Facebook's IPO - how low can it go?
Publish date: 06 June 2012
Issue Number: 1437
Diary: Legalbrief eLaw & Management
Two weeks after the largest, most anticipated IPO in years, Facebook shares keep going down. And down. And down. And investors want to know how far they can go.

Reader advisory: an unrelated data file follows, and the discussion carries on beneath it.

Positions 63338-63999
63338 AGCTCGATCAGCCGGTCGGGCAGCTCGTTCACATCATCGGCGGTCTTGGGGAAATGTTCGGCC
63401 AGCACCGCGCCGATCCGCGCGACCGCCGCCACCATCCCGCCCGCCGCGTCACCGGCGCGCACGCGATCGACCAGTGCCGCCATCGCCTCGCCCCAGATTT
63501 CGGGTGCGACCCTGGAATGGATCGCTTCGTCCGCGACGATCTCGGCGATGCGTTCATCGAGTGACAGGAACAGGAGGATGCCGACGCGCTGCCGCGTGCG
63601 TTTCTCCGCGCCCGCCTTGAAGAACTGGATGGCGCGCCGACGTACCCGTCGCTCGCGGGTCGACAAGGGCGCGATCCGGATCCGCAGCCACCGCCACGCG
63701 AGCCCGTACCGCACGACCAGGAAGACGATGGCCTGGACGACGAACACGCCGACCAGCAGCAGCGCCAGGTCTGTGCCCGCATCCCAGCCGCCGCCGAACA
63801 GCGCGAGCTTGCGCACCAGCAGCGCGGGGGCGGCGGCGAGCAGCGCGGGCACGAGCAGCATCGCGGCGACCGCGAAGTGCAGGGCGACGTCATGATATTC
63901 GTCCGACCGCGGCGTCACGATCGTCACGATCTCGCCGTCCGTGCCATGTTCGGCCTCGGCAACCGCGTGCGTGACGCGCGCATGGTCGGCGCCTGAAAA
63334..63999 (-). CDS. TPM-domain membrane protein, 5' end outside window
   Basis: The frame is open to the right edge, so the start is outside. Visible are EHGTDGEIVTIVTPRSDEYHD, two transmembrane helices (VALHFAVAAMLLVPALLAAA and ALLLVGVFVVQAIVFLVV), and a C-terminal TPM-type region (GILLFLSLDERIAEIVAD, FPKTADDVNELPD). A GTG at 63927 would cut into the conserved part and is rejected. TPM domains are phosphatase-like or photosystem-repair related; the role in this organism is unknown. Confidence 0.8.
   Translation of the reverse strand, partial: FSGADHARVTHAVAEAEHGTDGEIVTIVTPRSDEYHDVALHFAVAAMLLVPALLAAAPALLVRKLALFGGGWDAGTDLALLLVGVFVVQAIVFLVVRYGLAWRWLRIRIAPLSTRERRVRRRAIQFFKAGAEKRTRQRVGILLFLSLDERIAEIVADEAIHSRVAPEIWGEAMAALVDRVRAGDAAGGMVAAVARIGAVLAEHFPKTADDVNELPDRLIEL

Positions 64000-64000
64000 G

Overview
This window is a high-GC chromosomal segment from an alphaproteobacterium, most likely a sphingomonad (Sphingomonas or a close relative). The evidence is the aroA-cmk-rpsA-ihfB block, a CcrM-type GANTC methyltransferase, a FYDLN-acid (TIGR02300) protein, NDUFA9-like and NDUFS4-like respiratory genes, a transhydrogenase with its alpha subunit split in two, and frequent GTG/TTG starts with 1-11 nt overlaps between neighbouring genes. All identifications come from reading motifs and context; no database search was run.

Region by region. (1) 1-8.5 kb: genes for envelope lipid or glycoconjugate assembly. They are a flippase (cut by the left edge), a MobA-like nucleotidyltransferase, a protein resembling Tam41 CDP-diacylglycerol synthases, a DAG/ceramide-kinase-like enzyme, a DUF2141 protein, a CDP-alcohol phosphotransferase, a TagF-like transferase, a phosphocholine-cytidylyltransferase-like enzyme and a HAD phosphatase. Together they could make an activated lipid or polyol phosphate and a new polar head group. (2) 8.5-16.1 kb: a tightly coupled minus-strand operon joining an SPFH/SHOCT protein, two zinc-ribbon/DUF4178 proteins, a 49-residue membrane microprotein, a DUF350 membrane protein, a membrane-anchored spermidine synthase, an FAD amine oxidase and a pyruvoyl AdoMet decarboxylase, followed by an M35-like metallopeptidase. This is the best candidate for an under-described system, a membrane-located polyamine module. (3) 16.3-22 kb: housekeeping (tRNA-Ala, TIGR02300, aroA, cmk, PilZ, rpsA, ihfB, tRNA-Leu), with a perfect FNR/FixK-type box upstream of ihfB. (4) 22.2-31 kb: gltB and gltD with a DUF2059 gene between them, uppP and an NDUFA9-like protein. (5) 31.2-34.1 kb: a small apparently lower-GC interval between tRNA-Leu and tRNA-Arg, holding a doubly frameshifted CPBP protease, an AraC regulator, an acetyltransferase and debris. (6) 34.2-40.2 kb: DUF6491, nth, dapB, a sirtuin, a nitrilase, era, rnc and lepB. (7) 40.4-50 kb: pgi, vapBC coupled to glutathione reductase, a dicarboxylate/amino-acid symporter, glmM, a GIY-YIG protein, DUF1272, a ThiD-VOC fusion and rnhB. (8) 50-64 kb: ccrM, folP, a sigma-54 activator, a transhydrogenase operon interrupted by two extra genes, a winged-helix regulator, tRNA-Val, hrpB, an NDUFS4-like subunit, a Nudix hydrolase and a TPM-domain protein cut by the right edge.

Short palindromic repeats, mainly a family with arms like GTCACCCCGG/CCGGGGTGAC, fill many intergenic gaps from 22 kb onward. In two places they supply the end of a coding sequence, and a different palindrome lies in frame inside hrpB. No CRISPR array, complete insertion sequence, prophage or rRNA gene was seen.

The Internet's dominant social network went public on 18 May in a $16bn share sale, the second largest IPO in the US. A report on the IoL site notes that during Monday's trade, the shares hit $26.44, more than 30% below the initial public offering price of $38, before rebounding slightly to $26.90. According to the report, Bernstein Research analyst Carlos Kirjner forecast a price of $25 over the next 12 months, but added that a real possible slowdown in Facebook revenue growth 'will likely drive additional downside pressure on the stock beyond what is already reflected in our price target'. Oliver Pursche, president of Gary Goldberg Financial Services said there are real signs that Facebook may be in real trouble and could turn out to be a disastrous investment, the report notes. 'We told people to stay away because we didn't and still don't know how it was valued,' Pursche is quoted in the report as saying. The report states Bernstein Research's $25 estimate takes note of the company's great potential but also its still-unproven ability to fully tap that potential - whether it can make social network-based advertising as effective as, for instance, Google's search-based ads, and if it can do so as fast as many investors expect. Full report on the IoL site